Investigating Computer Security Incidents
Peter Stephenson - Netigy
Nov 08, 2000PDF () Size: 227.8MB
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AbstractThe studies all say that 70% to 80% of information security incidents involve "insiders". However, today, it is becoming increasingly difficult to pinpoint exactly what we mean by an insider. Complicating the issue, law enforcement is increasingly overloaded and the FBI has gone on record as saying that the victims of such incidents should begin their own investigation.
The good news is that the victim will likely be in a position to respond much more rapidly than will law enforcement. The bad news is if the victim does not respond correctly, evidence may be irretrievably lost or damaged limiting or eliminating the effective response by law enforcement at a later point. Where law enforcement is not to be involved, such errors can have a devastating effect on civil litigation.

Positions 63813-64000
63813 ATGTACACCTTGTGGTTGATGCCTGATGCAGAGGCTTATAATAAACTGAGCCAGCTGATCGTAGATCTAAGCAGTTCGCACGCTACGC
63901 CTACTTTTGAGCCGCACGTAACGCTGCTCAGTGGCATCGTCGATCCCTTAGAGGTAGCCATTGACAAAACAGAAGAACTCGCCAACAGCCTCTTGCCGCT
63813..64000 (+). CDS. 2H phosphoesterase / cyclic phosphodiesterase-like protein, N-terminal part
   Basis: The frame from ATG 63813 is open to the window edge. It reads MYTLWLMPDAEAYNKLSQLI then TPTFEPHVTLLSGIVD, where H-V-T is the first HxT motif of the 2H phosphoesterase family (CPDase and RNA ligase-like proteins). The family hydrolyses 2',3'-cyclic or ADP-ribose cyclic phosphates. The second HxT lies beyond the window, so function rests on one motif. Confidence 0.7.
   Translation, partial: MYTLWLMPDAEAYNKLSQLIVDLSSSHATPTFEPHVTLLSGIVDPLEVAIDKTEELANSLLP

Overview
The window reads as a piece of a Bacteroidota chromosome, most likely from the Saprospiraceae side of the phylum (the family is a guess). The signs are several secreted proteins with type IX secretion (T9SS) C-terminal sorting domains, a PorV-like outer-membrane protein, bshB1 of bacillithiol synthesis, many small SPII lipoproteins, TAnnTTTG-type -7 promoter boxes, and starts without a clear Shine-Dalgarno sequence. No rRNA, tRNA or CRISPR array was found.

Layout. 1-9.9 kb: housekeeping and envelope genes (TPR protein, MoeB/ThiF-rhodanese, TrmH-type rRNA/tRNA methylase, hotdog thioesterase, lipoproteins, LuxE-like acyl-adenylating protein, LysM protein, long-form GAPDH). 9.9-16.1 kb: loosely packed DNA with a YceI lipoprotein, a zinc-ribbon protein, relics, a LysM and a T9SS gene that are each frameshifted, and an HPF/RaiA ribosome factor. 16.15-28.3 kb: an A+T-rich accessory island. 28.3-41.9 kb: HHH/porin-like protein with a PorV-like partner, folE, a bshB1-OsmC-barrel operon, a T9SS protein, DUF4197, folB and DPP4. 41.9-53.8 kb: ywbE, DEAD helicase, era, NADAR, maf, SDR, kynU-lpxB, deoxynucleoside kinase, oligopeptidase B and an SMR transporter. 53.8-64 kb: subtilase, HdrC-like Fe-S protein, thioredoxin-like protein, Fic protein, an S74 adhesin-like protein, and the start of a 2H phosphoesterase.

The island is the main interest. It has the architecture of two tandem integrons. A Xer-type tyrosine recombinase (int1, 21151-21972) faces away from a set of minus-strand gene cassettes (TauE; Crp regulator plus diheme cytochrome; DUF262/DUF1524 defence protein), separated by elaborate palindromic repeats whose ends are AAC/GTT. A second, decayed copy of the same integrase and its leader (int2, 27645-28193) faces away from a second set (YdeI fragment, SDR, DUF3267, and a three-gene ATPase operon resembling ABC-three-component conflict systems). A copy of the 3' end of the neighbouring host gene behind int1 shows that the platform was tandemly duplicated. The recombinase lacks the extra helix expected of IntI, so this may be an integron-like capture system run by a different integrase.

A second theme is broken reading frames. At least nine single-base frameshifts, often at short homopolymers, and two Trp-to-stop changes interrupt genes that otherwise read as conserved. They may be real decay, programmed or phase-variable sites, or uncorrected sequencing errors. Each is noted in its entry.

This seminar will explore the resources available for investigating a computer security incident, discuss the investigative process, explore the underlying legal issues and specific laws and introduce some forensic techniques that a victim may use to preserve evidence correctly.
About the SpeakerPeter Stephenson is the director of technology for the global security practice of Netigy Corporation. He has been in technology-related positions for over 35 years, and has operated his own consulting practice for 15 years. He is the author of 13 books on computer topics, the most recent of which is Investigating Computer-Related Crime published by CRC Press. He has contributed over 400 articles to trade publications and is a regular columnist for Auerbach\'s \"Information Security Journal\" and \"SC InfoSecurity News\". He currently is a PhD student at Oxford Brookes University in Oxford, England.
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